Tragedy struck when Lucor’s wife fell to a simple robbers blade in the imperial city of Bohtan. Stricken with grief, Lucor grew listless and was pitied. Unknown to most, Lucor received a vision from the ghost of his wife who said they would once again be together once he found his honorable death¹. And so, Lucor was renewed with purpose and sought to finally find a death and an end to his legacy. At this time he was 50 years of age and he had though it would simply be a matter of time before he grew too old and too weak to thwart his foes.
This turned out to not be the case, and Lucor became stronger and stronger with each passing year². It infuriated him that those friends around him grew old and weak while he could best any mortal with little effort. Worst of all, he found it increasingly difficult to find events that would peril his life. Most enemies simply ran from him. Villagers would practically worship him, and even the worst criminals would lay down their arms and confess upon his passage. Even the supernatural beings of the world could sense something was drastically different upon this man and were very wary in his presence.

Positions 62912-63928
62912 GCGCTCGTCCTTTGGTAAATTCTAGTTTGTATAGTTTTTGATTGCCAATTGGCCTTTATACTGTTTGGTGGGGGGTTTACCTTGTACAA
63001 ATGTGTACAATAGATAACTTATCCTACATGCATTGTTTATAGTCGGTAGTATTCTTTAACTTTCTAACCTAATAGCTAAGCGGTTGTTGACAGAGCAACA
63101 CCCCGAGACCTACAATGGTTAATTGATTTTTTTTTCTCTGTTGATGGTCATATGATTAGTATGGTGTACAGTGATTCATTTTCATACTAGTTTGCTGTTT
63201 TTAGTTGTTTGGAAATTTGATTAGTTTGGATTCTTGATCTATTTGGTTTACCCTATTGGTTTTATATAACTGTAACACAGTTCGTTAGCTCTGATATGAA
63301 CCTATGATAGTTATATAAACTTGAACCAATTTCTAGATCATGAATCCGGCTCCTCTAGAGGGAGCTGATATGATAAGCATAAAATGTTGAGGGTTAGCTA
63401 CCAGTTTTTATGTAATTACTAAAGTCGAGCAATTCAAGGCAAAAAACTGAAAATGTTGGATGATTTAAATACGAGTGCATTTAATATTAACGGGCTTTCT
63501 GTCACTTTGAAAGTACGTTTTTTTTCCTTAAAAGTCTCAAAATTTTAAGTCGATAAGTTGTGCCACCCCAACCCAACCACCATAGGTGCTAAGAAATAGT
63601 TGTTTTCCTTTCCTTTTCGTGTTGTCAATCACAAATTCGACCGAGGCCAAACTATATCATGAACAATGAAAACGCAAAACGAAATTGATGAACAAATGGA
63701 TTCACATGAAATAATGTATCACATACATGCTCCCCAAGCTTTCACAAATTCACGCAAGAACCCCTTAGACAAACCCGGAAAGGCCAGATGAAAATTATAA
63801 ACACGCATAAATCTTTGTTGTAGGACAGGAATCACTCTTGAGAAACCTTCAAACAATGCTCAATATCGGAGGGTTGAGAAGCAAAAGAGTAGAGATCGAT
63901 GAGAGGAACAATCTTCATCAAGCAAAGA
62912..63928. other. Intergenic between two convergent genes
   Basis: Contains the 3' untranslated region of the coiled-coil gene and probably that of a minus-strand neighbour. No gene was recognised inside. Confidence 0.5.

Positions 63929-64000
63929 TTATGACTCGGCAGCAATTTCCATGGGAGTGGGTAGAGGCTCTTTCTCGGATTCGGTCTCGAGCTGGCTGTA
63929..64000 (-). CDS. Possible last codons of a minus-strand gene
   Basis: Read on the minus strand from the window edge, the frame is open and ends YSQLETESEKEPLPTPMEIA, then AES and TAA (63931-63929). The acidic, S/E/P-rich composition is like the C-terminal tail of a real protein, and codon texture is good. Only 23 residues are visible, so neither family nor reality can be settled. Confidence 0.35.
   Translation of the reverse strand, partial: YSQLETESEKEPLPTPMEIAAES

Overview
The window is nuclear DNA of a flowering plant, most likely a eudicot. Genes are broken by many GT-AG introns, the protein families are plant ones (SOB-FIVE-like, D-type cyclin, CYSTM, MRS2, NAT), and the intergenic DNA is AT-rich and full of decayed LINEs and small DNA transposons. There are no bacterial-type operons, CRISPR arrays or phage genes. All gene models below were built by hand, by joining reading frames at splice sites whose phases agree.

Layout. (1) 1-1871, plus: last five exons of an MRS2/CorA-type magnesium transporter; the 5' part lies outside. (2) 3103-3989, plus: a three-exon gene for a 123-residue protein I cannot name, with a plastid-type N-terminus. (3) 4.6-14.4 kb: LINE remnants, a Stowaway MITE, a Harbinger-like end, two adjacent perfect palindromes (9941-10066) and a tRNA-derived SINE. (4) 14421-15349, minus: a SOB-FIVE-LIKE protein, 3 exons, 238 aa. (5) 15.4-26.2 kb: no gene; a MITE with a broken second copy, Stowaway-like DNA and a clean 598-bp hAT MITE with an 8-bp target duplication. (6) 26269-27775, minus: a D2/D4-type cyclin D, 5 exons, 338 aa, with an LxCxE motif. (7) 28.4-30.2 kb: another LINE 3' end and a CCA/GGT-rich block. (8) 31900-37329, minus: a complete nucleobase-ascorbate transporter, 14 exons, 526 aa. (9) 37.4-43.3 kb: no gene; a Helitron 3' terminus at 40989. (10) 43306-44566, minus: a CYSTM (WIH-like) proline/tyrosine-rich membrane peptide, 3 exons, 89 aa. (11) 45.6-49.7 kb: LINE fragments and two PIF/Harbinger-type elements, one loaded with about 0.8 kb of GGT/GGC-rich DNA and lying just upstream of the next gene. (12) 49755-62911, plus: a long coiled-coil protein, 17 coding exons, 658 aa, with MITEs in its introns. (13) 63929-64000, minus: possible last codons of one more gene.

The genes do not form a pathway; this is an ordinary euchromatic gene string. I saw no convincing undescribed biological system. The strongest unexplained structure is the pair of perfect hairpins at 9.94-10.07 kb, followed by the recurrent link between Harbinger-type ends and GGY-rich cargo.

And so for further decades Lucor served the folk of Ladoga at an age where most men could hardly leave their death bed. Age did however effect Lucor’s mind. He became forgetful and his mind wandered even in the most perilous situations. In a well documented battle against the pirates of Sheneborne, Lucor swathed into a pile of bloodthirsty sea-dogs with nothing worn except loincloth and flail. Naturally the troops with him noted his extreme bravery, but in truth he simply forgot to don his armor and clothing. It was not too long after when Lucor simply vanished from Ladoga.
Lucor and his horse took the wrong road in Orobia and ended up in the sands of Derth. He was far too senile at this point to find his way back and wandered the lands aimlessly. Today, Lucor is well over 100 years old and likely the oldest human alive. He has long since forgotten his former life, but he does know that he needs to find his glorious doom (for some reason). He will plunge headlong into any peril and likely return unscathed.